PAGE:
Yen, dollar rise on safety demand as U.S. House scraps tax vote

Deficit Talks

Political leaders in Washington are debating how to avoid the so-called fiscal cliff, the more than $600 billion in automatic tax increases and spending cuts that will take effect in January unless Congress acts.

Boehner, an Ohio Republican, said in a statement yesterday his tax measure “did not have sufficient support from our members to pass.” A House leadership announcement said the chamber will hold no more votes until after the Christmas holiday and will return “when needed.”

The speaker said he will call President Barack Obama, according to Representative Steven LaTourette of Ohio.

Australia’s currency slid as much as 0.6 percent to $1.0417, the least since Dec. 4, while New Zealand’s dropped 1.3 percent to 82.32 U.S. cents.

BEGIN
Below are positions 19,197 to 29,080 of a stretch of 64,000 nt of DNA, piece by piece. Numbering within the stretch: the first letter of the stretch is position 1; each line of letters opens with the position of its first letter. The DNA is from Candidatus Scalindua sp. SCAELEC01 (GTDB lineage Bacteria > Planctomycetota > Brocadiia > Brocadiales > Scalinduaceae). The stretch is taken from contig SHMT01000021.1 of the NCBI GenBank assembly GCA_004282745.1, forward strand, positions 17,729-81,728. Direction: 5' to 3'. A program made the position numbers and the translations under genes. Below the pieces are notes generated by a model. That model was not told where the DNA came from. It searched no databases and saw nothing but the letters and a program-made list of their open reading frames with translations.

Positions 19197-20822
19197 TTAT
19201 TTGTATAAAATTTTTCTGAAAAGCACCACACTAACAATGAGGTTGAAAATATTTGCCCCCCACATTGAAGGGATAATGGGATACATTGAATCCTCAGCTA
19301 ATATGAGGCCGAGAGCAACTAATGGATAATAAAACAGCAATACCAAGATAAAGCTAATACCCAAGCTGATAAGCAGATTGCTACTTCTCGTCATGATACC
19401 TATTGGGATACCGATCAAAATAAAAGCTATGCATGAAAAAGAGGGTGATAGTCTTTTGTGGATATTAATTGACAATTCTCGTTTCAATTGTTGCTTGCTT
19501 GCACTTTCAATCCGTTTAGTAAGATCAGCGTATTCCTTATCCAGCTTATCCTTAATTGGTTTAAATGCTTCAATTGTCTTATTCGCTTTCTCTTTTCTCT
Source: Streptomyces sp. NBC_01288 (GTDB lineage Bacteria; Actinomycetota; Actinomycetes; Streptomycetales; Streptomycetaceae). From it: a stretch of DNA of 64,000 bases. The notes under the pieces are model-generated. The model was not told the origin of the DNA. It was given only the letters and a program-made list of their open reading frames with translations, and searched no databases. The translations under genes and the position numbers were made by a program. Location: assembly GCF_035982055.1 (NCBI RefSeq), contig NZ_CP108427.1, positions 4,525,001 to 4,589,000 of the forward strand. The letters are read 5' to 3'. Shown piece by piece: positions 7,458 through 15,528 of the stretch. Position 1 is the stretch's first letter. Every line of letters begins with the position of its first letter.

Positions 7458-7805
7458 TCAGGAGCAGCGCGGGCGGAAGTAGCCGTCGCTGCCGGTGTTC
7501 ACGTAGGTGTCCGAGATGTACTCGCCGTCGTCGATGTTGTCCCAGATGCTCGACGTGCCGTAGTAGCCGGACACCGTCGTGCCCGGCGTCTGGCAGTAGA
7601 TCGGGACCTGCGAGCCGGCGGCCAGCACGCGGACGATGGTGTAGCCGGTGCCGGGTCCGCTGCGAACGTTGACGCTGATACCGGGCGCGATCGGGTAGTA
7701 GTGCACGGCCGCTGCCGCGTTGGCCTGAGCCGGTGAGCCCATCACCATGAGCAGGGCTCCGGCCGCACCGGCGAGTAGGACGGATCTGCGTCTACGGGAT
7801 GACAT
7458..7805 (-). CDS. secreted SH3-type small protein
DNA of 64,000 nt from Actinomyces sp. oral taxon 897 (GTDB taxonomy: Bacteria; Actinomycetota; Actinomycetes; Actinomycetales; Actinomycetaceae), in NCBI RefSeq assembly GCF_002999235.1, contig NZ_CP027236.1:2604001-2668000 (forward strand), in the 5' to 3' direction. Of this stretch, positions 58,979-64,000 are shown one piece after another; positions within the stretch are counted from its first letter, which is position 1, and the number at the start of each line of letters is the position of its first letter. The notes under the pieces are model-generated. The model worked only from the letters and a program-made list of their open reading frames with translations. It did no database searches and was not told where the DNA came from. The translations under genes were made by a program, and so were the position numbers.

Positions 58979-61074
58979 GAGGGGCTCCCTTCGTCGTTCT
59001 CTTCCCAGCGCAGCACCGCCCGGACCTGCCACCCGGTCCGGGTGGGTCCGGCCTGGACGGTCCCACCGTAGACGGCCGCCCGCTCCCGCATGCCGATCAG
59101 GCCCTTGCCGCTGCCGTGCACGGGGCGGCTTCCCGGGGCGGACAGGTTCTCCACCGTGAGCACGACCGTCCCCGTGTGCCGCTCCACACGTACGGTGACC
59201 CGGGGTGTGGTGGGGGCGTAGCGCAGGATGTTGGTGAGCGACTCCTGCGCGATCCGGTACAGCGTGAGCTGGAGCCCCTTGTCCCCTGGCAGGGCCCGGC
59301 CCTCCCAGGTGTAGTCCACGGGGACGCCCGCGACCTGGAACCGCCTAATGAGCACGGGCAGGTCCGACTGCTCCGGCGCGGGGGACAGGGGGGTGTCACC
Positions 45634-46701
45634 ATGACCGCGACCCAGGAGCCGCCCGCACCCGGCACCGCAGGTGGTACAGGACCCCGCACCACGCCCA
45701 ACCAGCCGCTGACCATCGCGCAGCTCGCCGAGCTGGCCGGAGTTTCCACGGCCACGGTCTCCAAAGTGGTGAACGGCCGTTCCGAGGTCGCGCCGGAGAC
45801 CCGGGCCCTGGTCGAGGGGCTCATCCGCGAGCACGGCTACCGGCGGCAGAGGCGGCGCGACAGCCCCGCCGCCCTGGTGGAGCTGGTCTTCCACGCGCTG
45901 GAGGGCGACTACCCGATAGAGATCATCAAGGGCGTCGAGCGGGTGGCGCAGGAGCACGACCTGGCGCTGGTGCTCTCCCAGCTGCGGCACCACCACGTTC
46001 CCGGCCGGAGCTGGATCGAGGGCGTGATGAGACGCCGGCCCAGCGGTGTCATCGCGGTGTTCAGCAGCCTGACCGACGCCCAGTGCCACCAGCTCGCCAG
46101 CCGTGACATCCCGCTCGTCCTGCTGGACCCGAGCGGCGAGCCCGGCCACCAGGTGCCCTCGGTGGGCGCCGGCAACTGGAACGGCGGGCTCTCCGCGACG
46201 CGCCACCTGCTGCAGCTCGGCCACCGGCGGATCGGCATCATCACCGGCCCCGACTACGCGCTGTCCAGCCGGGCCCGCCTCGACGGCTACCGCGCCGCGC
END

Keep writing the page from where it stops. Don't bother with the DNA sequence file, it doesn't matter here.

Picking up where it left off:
The Standard & Poor’s 500 Index slid 0.8 percent.

Trend Lines

“We’re seeing some correction of recent trends,” said Ian Stannard, head of European currency strategy at Morgan Stanley in London. “Going into year-end with continued uncertainty on the U.S. fiscal front means we’re likely to see some caution in the market. However, we are expecting there to be some sort of agreement in place by the end of the year to reassure markets.”

Monti will tender his resignation to Italian President Giorgio Napolitano today after Parliament approves budget legislation. The Cabinet is scheduled to meet at 7 p.m. in Rome, news agency Ansa reported.

The prime minister said Dec. 8 that he intended to resign because former Premier Silvio Berlusconi’s party withdrew support for his government.

“His departure is something that’s going to weigh on the euro,” Eric Viloria, senior currency strategist for Gain Capital Group LLC in New York, said in a telephone interview. “He’s done a good job as prime minister in terms of trying to implement austerity measures and get the fiscal house in order there.”

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